Monday, November 24, 2008

The Mexican and the O.C.

Acerbic columnist gives paradise a different spin

Orange County: A Personal History (I've Been Taking Notes) by Gustavo Arellano (Scribner, $24 hardcover)

Book review by Daniel Olivas

Riding the crest of his wildly successful -- and controversial -- syndicated column "¡Ask a Mexican!" (and a best-selling book of the same name), Gustavo Arellano brings us a memoir, Orange County: A Personal History (I've Been Taking Notes) (Scribner, $24 hardcover).

If you were to ask a person on the street what Orange County stands for, you likely would hear such things as Disneyland, John Wayne, idyllic suburbia and expansive shopping opportunities.

If you ask Arellano, you would get a decidedly different answer. In fact, as a lifetime resident of Orange County, he felt that there was a need for a book that told the truth about his hometown. When I chatted with him recently, I asked which O.C. myth he most wanted to dispel with his memoir.

"That Orange County is Eden," he said. "It's not. I wouldn't want to live anywhere else on earth, but I acknowledge the corruption, the Mexican-bashing, the iron grasp developers have on county residents, the class warfare across O.C."

Not to worry. Despite this rather serious goal, Orange County is crammed with Arellano's mordant wit mixed with a healthy dose of personal and cultural history. The result is an often-funny, sometimes-moving tale that stands in stark contrast with the mythology of Orange County. The O.C. will never be the same.

Interestingly, Arellano relies heavily on his experiences growing up in an immigrant neighborhood that suffered from tough economic circumstances but which maintained family strong ties with Mexico. He touches upon his adolescent awkwardness, his father's drinking problems and other familial imperfections.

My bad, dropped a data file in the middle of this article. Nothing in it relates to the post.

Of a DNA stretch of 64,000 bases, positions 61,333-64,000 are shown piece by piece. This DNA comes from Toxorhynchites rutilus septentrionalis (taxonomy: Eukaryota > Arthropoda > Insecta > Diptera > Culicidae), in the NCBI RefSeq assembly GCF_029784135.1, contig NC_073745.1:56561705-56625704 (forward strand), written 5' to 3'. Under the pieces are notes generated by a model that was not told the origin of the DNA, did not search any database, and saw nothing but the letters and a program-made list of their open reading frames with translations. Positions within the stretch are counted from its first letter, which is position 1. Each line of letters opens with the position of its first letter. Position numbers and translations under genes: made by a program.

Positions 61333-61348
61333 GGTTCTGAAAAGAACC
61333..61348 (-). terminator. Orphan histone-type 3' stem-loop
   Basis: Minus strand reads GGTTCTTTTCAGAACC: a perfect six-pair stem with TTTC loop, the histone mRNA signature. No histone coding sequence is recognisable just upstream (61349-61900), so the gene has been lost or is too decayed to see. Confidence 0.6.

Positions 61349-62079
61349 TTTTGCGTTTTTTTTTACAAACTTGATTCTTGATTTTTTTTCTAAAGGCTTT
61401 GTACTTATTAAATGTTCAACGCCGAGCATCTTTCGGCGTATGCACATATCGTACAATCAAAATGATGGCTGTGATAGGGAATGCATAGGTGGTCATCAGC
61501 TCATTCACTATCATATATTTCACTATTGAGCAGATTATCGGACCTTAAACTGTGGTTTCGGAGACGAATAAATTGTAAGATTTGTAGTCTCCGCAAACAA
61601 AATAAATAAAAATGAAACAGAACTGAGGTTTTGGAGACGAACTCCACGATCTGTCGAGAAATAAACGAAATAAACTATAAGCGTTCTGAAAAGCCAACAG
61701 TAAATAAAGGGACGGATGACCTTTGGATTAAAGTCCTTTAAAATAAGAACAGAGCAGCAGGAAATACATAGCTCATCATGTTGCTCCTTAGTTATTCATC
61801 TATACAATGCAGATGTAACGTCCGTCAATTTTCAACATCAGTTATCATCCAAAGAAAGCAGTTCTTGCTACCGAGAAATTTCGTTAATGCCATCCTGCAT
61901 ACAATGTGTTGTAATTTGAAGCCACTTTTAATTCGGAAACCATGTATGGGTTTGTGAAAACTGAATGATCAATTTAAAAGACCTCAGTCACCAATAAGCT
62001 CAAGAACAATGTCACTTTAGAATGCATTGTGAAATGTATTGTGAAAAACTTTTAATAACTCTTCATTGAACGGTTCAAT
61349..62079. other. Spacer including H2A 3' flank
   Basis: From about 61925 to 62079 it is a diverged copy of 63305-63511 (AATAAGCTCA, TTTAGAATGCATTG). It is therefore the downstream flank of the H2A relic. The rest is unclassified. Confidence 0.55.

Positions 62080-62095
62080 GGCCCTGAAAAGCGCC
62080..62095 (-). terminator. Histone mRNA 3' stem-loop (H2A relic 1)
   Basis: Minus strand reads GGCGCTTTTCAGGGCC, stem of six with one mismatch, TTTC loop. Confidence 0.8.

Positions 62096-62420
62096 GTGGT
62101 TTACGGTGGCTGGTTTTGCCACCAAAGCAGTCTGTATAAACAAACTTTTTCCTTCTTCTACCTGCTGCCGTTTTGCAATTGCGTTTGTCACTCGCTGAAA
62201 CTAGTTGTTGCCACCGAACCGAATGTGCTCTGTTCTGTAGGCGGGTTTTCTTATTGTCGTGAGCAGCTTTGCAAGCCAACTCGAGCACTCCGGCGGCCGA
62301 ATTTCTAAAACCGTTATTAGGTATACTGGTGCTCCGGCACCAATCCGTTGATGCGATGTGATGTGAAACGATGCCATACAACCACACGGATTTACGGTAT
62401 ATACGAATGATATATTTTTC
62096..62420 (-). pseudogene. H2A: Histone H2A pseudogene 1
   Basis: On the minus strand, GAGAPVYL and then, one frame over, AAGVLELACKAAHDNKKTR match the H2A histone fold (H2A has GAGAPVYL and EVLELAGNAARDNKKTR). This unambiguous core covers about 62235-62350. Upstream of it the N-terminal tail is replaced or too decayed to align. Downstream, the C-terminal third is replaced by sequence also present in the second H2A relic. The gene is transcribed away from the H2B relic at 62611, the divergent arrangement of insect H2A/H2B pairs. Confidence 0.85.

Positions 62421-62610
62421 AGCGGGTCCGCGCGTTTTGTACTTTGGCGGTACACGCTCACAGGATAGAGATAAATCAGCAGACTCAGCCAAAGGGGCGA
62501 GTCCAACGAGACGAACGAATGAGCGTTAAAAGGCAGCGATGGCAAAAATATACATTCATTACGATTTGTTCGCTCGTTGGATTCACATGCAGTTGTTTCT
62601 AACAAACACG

I wondered why Arellano decided to combine a cultural history with a memoir.

"The two books I always wanted to write were a history of Orange County and another telling the mass exodus of the ranchos of my mami y papi to Anaheim and points beyond," he explained.

"My agent was excited about the Orange County angle, but he was more enthralled by the tales of my family's four generations in Anaheim."

Arellano agreed to the double focus, but it took some work: "Guided by my editor Brant Rumble, I was able to accomplish the tricky feat of the hybrid that both told a serious history of a much-stereotyped region but also wove in the modern story of Mexican migration to los Estados Unidos."

Arellano sprinkles his book with little boxes that offer pithy descriptions of O.C. communities such as Buena Park ("One of our many cities with a stupid Spanglish name"), Newport Beach ("No ghettos here, but a lot of recovering-addict homes"), and Costa Mesa ("The city that wished it were like neighboring Newport Beach").

And because Arellano has been a food critic for the OC Weekly for the past four years, he includes food recommendations for each community, such as Abel's Bakery in Lake Forest -- which, he informs us, was once a Jewish bakery but is now run by a Mexican Mormon. Whether he's writing about Mexican, Greek, Korean, Cuban or Persian cuisine (to name a few), your mouth will water as Arellano describes local delicacies.

Arellano said he's finalizing details to publish another book for Scribner. The tentative title: "Taco USA: How Mexican Food Conquered America (And Soon, the World)."

He asked me: "Did you know that tacos are all the rage in Sweden, except their tacos make Taco Bell look like the masterwork of a lonchera?""

I didn't know that. But I always learn something new from Gustavo Arellano.

[This review first appeared in the El Paso Times.]

Rigoberto González, an award-winning writer living in New York City, reviews in the El Paso Times Tato Laviera's new book of poetry, Mixturao and Other Poems (Arte Público Press, $12.95 paperback), a book "that celebrates the varied linguistic forms of expression of U.S. Latinos..." He observes that this new collection "is a wonderful, forward-looking book, and Laviera is an important poet for all people." Read the complete review here.

◙ That’s all for this week...a bit abbreviated because of the holidays. So, in the meantime, enjoy the intervening posts from mis compadres y comadres here on La Bloga. And remember: ¡Lea un libro!

1 comment:

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